Guide to Haring

You’ve been on their trails. You’ve saluted their cleverness, marveled at the beauty of their terrain, and cursed their YBFs.

Now, you want to become one of them.

There’s lots of guides to haring out there – Flying Booger has one of the best – and much of the fun of hashing is getting to set trails for the pack to follow.

You should hare for about every 10-15 trails you hash. It’s called Being a Good Hasher. What are you afraid of? A down-down?


Music City Haring Specifics

  1. Trail information – get it to the Hare Raiser as soon as you know it! The earlier you promote your hash, the more people will show up.
  2. Beer needs – as dictated by the Beermeister, you must arrange delivery of beverages in advance – no CODs, no day-of delivery allowed.
  3. Apparently, the hash will pay for ice as needed. Keep your receipts (usually a good idea to have separate purchases to just keep it easier). Give to the hash cash that day and make sure you get your reimbursement.
  4. Hares do not have to pay for the trail they hare; however, all responsibility of orange food, trail marking materials, and any other trail-related items (except for ice! see above) come out of the hare’s pocket. It’s a good idea to see who is haring the trail before you and go to that trail to possibly get any excess snacks or trail marking materials from the previous hares. The beermeister may also be able to hook you up with snacks and such with enough advance warning.
  5. Coolers must pass from hare to hare. (This is also a good reason to go to the hash immediately preceding yours – not that you wouldn’t be hashing, anyhow!!) Get the previous and following hare(s)’s contact information and pass off the coolers as soon as possible.


  • Dead Trail – entire trail is pre-laid.
  • Live Trail – entire trail is thrown live.

Some General Tips for Haring

  • Don’t be overly clever
  • Don’t over-think the trail
  • Do adjust your trails based on extenuating circumstances if you need to (weather, turnout, etc)
  • Scout the trail in advance – there’s no such thing as too much scouting
  • Find interesting locations
  • Ask other hashers in advance for assistance with beer truck or other logistics
  • Ask permission to cross private property. People in Middle Tennessee love to shoot-first-ask-questions-later.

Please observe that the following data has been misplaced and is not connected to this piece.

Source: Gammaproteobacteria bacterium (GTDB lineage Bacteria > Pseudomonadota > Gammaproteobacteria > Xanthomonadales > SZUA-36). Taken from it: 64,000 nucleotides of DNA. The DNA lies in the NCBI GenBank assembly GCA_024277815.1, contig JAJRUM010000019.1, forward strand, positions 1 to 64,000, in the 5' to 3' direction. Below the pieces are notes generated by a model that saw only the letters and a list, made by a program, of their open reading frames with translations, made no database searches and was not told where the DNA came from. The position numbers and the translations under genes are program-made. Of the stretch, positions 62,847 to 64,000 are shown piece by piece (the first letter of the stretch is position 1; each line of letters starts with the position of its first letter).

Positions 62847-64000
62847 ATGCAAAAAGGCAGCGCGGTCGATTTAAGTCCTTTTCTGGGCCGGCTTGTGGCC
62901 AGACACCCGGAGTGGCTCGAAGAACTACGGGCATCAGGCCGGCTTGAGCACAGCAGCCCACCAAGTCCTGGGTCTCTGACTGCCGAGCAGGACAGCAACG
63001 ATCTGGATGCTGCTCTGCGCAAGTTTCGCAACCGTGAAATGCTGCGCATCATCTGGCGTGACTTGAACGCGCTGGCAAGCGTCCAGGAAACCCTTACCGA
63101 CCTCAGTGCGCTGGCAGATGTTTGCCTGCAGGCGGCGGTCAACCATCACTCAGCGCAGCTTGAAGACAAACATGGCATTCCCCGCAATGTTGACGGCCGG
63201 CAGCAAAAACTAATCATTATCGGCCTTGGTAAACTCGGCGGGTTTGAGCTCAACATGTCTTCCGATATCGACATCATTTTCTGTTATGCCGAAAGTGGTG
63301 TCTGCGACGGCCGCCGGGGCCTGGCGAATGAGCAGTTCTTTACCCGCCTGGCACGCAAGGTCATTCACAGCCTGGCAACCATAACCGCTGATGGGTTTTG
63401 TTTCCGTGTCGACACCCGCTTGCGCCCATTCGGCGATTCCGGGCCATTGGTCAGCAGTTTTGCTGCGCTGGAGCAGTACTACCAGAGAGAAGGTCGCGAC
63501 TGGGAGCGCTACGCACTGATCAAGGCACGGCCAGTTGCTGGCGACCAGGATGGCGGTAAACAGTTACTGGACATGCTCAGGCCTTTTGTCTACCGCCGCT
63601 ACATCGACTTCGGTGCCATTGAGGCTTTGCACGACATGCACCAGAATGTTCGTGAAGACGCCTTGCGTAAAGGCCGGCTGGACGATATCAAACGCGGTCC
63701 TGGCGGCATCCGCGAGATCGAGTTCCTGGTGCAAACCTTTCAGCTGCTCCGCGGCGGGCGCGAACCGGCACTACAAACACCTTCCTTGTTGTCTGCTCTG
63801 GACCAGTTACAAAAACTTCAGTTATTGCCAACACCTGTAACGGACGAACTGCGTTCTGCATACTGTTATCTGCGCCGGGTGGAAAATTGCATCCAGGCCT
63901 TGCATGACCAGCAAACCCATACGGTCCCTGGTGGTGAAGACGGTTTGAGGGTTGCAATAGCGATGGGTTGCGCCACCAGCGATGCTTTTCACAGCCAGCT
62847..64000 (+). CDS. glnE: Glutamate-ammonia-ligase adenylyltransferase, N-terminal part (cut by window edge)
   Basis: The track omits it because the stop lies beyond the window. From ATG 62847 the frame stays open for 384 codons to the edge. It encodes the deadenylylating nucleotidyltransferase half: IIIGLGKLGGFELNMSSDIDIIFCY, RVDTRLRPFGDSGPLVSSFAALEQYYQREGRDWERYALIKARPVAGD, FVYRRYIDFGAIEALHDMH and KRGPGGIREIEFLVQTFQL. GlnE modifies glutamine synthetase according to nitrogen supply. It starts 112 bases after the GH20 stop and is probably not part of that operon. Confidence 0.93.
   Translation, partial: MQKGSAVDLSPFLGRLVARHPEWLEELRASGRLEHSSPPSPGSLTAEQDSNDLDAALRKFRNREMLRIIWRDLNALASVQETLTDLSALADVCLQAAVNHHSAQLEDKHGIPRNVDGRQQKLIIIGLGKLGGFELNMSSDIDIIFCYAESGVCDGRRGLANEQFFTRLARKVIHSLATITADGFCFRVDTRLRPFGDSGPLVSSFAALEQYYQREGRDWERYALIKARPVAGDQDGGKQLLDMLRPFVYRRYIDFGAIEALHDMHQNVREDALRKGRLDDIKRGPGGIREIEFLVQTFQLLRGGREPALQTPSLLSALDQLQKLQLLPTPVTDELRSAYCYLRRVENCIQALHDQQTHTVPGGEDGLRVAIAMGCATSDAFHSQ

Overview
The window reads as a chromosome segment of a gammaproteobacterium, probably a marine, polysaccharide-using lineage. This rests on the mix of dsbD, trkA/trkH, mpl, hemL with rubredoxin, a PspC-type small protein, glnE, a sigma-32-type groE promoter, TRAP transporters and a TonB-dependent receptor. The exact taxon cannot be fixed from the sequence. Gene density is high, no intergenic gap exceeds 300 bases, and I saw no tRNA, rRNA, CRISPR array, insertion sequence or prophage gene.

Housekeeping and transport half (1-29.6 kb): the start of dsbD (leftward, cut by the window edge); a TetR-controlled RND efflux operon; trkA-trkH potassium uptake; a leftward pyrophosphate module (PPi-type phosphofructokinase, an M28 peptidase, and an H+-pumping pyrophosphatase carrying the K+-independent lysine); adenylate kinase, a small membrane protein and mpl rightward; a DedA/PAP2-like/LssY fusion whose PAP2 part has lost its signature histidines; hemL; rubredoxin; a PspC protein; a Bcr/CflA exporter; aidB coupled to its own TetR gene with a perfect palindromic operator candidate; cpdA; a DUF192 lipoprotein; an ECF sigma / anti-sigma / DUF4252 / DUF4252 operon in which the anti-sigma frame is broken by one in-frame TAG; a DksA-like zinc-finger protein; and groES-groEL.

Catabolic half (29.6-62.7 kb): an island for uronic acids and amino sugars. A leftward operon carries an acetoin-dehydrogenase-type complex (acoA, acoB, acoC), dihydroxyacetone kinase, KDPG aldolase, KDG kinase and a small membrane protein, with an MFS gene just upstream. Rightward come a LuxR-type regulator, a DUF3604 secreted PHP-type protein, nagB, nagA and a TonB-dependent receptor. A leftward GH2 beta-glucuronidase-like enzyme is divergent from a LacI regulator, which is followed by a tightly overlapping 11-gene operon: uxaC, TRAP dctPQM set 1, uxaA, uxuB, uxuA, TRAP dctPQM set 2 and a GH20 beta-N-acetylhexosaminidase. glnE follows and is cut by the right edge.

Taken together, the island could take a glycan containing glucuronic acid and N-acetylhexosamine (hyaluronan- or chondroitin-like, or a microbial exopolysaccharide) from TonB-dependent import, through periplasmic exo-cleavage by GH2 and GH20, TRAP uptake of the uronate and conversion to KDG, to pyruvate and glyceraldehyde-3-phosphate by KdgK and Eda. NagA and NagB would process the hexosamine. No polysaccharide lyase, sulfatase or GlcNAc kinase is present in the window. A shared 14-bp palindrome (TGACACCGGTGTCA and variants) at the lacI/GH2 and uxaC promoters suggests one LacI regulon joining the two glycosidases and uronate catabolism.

• Hare at least once a year – twice if you can!
  • Co-hare with an experienced hare before you set your own trail or plan your own trail; they can show you the ropes of haring
  • With that said, develop your own haring style
  • Stay on the lookout for trail potential everywhere you go
  • If you’re pre-laying the trail, keep an eye on the weather and be prepared to re-lay some of your trail live
  • There’s no such thing as too many marks (especially for night hashes)
  • Remember to put all of your marks in circle (as well as potential trail marking material types) and explain any unfamiliar or rarely used marks
  • When you send information to the Hare Raiser for publication on the website and other avenues, please state if it’s an A-to-A (back to the same start), A-to-A’ (back to close to the start – within walking distance back to vehicles), or A-to-B trail (ending far away from vehicles and requiring shuttle logistics)
  • If you have an A-to-B trail, prepare to ferry people back to the start to get their vehicles
  • An exact address for the on-start is helpful – include details like “park behind the store” or use cardinal directions to indicate where the hash will gather up (“north side of Gallatin Road at Delmas”)
  • If you are going to have an on-after at a bar or restaurant, it’s usually a good idea to give them a heads up that 10-30 people may be coming
  • If you’re using toilet paper to mark trail, do ask that the DFLs pick it up along the way